Gardening Magazine

Flowers On Sunday – Cutting Garden Peonies

By Julie King

Welcome to F’lowers On Sunday’ in what has been a landmark week for my Cutting Garden. This is the first time I have had peonies to cut from my cutting beds!

I started planning the Kitchen Garden in 2010, envisaging an area where I could grow fruit, flowers, herbs and vegetables in their own dedicated spaces. Initially I concentrated on establishing the vegetable and fruit beds and then in 2011 the flower beds were cut out of the grass field.

I first came across a dedicated peony bed during a visit to the old victorian kitchen garden at Audley End House. I was so inspired that I set out to create my own peony beds in the Kitchen Garden. I currently have two long narrow beds, each containing a double row of peonies. The first peonies were planted in the spring of 2012 and finally this year I have an abundance of beautiful buds. I am adding to the beds each spring and gradually filling up the space.

Peony Bed

The peony season is only just beginning. It is very early this year as I would normally not expect peony flowers until June. With the opening of the first buds torrential rain has arrived, so yesterday found me out in that rain cutting the heads off the few peonies that have already opened up. Heavy rain is the enemy for peony flowers and the best course of action is to cut the flowers quickly to enjoy in the house before too much damage is done.

Peony Posy

Peonies are very easy to arrange – in fact just putting the freshly cut stems in a suitable container is really all that is needed. These flowers are so beautiful that they require no extra primping to show them at their best.

Peony Red Charm

Today my jug contains a few blooms of peony Red Charm –  a stunning red double with a large doomed inner flower -

Peony Sarah Bernhardt

and peony Sarah Bernhardt –  a beautiful pale pink double. Sarah Bernhardt is one of the best known and widely available peonies – she blooms on long stems so is ideal for a Cutting Garden.

Peony Sarah Bernhardt

Peonies are very easy to grow. They flower briefly in the early summer, but add beautiful foliage to a flower border all through the gardening season. I order my new peonies in the winter and they arrive in the post in early spring as bare root tubers which I plant straight out into the garden. The key with peonies is not too plant them too deeply – just an inch or two under the surface of the soil. Deep planting will result in lots of foliage but very few flowers. Peonies are not fussy about soil type and will grow in sun or part shade. Full sun produces the most flowers, but the flowers of peonies growing in a shady position will last longer.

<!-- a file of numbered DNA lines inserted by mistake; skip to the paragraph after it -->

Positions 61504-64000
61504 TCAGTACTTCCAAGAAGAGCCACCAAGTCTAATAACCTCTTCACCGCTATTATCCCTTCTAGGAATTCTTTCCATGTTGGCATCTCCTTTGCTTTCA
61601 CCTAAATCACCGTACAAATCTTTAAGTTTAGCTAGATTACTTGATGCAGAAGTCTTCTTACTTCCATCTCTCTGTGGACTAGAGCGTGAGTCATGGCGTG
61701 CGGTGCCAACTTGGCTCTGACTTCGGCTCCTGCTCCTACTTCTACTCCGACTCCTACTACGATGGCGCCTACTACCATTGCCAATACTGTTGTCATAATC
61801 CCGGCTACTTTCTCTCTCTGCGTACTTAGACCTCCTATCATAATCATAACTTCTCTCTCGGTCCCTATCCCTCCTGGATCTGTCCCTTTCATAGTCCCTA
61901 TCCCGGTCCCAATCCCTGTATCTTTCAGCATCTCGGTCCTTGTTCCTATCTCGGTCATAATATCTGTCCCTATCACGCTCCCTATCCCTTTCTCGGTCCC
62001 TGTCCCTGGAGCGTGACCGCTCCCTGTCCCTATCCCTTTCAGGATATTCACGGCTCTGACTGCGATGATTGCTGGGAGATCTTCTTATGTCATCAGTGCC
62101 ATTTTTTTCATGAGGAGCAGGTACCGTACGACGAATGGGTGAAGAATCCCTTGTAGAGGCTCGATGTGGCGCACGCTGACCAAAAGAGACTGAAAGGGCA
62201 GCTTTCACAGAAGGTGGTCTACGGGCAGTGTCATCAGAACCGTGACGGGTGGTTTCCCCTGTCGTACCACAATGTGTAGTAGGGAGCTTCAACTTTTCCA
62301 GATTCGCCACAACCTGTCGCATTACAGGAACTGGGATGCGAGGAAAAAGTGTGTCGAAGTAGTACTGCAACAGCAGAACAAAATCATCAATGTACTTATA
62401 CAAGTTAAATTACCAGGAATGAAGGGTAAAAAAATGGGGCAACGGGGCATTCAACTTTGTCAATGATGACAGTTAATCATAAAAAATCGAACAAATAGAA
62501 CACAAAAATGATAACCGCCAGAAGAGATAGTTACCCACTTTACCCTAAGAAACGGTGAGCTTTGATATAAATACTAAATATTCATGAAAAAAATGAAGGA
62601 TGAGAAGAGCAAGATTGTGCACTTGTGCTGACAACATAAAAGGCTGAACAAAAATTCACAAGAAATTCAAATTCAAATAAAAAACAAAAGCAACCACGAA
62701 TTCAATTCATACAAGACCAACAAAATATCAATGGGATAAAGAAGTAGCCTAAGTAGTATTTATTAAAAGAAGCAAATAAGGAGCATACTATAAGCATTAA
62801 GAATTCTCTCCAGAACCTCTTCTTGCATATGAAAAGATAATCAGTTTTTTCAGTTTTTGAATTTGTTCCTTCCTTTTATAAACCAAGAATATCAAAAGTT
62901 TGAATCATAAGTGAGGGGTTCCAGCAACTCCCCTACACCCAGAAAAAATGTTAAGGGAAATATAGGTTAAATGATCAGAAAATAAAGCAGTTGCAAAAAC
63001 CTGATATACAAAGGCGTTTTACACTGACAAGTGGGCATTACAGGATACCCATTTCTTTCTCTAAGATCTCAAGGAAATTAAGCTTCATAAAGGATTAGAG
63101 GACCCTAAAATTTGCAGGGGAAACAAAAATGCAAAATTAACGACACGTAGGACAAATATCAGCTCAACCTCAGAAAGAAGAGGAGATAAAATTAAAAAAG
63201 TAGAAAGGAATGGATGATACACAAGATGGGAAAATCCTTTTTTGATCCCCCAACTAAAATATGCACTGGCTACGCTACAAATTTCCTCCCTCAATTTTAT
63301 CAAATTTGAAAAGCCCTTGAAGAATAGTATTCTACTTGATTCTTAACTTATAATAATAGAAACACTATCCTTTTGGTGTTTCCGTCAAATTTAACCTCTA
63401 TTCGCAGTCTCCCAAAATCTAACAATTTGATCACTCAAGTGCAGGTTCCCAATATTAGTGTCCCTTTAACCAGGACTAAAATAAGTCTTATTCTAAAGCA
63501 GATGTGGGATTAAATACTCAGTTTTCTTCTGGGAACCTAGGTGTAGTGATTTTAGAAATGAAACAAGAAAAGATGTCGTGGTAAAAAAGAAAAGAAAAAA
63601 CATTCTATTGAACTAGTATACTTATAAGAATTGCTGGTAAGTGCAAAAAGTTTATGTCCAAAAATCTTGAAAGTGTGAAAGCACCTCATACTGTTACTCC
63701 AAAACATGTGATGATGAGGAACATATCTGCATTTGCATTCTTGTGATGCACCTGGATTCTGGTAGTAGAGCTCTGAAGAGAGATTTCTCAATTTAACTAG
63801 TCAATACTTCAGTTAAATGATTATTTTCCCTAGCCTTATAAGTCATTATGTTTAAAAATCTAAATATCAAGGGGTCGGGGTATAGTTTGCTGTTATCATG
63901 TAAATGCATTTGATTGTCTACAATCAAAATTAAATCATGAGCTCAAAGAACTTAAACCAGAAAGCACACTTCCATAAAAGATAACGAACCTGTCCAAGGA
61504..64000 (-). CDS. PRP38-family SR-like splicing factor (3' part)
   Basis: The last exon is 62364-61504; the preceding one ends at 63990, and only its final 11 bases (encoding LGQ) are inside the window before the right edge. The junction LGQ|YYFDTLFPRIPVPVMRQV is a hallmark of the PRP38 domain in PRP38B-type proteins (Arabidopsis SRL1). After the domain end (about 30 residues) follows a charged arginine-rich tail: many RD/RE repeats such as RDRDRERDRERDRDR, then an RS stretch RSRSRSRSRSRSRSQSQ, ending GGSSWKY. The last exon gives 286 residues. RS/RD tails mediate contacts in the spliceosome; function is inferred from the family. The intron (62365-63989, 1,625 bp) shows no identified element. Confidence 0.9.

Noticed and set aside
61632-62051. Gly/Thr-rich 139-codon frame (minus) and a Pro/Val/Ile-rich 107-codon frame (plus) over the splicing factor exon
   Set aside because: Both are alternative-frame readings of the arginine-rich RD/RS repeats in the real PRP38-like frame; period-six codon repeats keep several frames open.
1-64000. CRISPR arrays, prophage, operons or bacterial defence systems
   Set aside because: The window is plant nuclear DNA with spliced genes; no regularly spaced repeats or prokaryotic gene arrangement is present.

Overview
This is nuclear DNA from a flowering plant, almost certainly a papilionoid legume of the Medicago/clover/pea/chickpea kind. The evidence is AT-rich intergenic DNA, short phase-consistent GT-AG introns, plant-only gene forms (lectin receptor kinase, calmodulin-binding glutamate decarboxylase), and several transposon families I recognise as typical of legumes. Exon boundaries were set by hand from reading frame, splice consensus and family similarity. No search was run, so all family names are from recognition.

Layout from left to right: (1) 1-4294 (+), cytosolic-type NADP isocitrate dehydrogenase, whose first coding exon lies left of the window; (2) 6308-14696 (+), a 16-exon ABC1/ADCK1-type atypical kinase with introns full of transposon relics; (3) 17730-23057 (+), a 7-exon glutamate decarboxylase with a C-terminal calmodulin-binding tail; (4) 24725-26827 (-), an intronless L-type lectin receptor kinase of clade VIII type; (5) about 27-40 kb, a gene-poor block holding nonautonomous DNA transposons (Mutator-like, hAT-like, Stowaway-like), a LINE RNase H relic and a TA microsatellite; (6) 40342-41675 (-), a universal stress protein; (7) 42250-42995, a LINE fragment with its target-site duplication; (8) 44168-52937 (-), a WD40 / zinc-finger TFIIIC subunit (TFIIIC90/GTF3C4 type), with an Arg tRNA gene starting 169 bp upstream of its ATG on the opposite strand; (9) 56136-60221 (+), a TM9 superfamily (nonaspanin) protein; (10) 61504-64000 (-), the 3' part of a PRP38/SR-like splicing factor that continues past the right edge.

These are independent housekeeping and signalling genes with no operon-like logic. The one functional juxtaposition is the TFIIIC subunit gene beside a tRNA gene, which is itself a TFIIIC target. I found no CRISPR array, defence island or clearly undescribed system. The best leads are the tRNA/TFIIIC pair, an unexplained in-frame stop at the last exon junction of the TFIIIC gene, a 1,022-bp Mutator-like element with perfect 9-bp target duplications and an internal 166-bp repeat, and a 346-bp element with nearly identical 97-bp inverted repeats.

After planting the tubers I leave them to it. It will take a year or two before they start to flower, but the beautiful foliage will appear in the first spring. It is important to leave the foliage standing for as long as possible as this will feed the tuber. I have read reports that suggest cutting peony foliage to the ground after flowering, but I think this would be disastrous to future flowering. I remove the collapsing foliage in late autumn, but try to leave a few stems on each plant throughout the winter so that I can see where they are. The new shoots form from red ‘eyes’ that barely show above soil level in the early spring, so it is very easy to damage them when weeding – the old stems are my guide to look out for the new eyes.

Looking after my peonies is very straightforward – when I am feeding my roses in early spring I add a handful of rose food to the base of each peony. Support is also essential – in my herbaceous borders I have started to invest in metal peony supports which I leave around the plants all year. These are proving invaluable for supporting the tall flower stems which otherwise tend to collapse over my other plants. In the Cutting Beds I use wooden posts and string to create a framework for the plants to grow through.

In summary all a peony needs to look beautiful is a handful of rose food in spring and some good support – other than that just leave them to it and you will be rewarded with increasing numbers of beautiful flowers every year. Peonies have a reputation of being hard to move or split. My experience in my previous garden was that mature tubers could be split or moved easily as long as they were replanted quickly and at the same level as the original plant. You would expect to lose the flowers for the first year after moving (although this was not always the case), but after that flowering should resume quickly.

Peony Red Charm

From an arranging point of view I have one main tip – cut your peonies just as the bulbs start to pop and let the flowers open inside. Ants love peonies and fully open flowers can contain a lot of ants as I was reminded yesterday when I brought these flowers in from the rain.


One of the joys of having a large blank space for a garden is the freedom to plant in quantity and I have certainly been planting quantities of peonies for the last few years. In my herbaceous borders I have color co ordinated the peonies with my planting schemes. I also have a large border in the front garden that is devoted to peonies and bearded iris – peonies seem to be rabbit and deer proof. In the Cutting Garden I have chosen a selection of early, mid and late flowering varieties to prolong the very short season. As my many peonies mature I hope to have beautiful flowers popping out all over my garden for a few magical weeks in the early summer!

You will probably have guessed from the name of my blog that peonies are something of an obsession for me. I will be indulging this obsession for the few brief weeks of the peony season, so expect lots of peonies pictures whilst they last!

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